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Adventurer 081 [No. 81: Incitement to enterprise and emulation]
by [?]

Adventurer No. 81. Tuesday, August 14, 1753.

Nil desperandum.
Lib. i. Od. vii. 27.

Avaunt despair!

I have sometimes heard it disputed in conversation, whether it be more laudable or desirable, that a man should think too highly or too meanly of himself: it is on all hands agreed to be best, that he should think rightly; but since a fallible being will always make some deviations from exact rectitude, it is not wholly useless to inquire towards which side it is safer to decline.

The prejudices of mankind seem to favour him who errs by under-rating his own powers: he is considered as a modest and harmless member of society, not likely to break the peace by competition, to endeavour after such splendour of reputation as may dim the lustre of others, or to interrupt any in the enjoyment of themselves; he is no man’s rival, and, therefore, may be every man’s friend.

The opinion which a man entertains of himself ought to be distinguished, in order to an accurate discussion of this question, as it relates to persons or to things. To think highly of ourselves in comparison with others, to assume by our own authority that precedence which none is willing to grant, must be always invidious and offensive; but to rate our powers high in proportion to things, and imagine ourselves equal to great undertakings, while we leave others in possession of the same abilities, cannot with equal justice provoke censure.

It must be confessed, that self-love may dispose us to decide too hastily in our own favour: but who is hurt by the mistake? If we are incited by this vain opinion to attempt more than we can perform, ours is the labour, and ours is the disgrace.

But he that dares to think well of himself, will not always prove to be mistaken; and the good effects of his confidence will then appear in great attempts and great performances: if he should not fully complete his design, he will at least advance it so far as to leave an easier task for him that succeeds him; and even though he should wholly fail, he will fail with honour.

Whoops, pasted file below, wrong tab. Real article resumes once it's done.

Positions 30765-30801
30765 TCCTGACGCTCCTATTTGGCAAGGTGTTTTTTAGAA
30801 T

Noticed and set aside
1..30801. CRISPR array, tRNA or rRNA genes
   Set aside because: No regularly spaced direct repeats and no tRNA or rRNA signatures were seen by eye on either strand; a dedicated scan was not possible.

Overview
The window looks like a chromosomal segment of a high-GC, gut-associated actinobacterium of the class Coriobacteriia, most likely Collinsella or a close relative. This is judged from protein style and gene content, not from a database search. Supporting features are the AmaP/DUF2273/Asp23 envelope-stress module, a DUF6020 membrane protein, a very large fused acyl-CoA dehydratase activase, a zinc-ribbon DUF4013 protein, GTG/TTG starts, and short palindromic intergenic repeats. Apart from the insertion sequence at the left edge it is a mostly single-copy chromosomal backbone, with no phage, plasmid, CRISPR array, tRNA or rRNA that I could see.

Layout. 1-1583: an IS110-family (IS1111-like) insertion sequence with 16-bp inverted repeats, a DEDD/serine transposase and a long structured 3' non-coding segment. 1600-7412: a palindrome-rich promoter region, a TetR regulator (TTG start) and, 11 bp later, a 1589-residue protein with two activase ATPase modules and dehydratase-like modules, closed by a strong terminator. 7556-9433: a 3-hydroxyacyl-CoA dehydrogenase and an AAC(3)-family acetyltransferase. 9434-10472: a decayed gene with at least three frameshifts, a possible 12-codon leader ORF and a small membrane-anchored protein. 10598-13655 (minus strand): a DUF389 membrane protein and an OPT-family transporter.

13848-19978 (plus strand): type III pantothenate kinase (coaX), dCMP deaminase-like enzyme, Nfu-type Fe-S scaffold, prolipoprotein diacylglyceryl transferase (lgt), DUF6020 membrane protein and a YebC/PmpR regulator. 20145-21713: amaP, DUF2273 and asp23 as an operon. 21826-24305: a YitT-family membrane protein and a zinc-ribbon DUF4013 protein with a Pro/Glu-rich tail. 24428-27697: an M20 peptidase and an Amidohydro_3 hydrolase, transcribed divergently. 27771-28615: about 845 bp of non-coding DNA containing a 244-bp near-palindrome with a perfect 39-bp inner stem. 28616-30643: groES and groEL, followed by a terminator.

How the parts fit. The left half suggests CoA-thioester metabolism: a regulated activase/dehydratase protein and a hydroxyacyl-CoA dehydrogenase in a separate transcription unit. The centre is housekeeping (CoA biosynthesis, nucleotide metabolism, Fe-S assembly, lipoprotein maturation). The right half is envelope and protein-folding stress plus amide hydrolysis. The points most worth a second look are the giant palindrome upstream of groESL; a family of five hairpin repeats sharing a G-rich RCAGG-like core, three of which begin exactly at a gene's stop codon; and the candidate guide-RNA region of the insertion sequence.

But from the opposite errour, from torpid despondency, can come no advantage; it is the frost of the soul, which binds up all its powers, and congeals life in perpetual sterility. He that has no hopes of success, will make no attempts; and where nothing is attempted, nothing can be done.

Every man should, therefore, endeavour to maintain in himself a favourable opinion of the powers of the human mind; which are, perhaps, in every man, greater than they appear, and might, by diligent cultivation, be exalted to a degree beyond what their possessor presumes to believe. There is scarce any man but has found himself able, at the instigation of necessity, to do what in a state of leisure and deliberation he would have concluded impossible; and some of our species have signalized themselves by such achievements, as prove that there are few things above human hope.

It has been the policy of all nations to preserve, by some public monuments, the memory of those who have served their country by great exploits: there is the same reason for continuing or reviving the names of those, whose extensive abilities have dignified humanity. An honest emulation may be alike excited; and the philosopher’s curiosity may be inflamed by a catalogue of the works of Boyle or Bacon, as Themistocles was kept awake by the trophies of Miltiades.

Among the favourites of nature that have from time to time appeared in the world, enriched with various endowments and contrarieties of excellence, none seems to have been exalted above the common rate of humanity, than the man known about two centuries ago by the appellation of the Admirable Crichton; of whose history, whatever we may suppress as surpassing credibility, yet we shall, upon incontestable authority, relate enough to rank him among prodigies.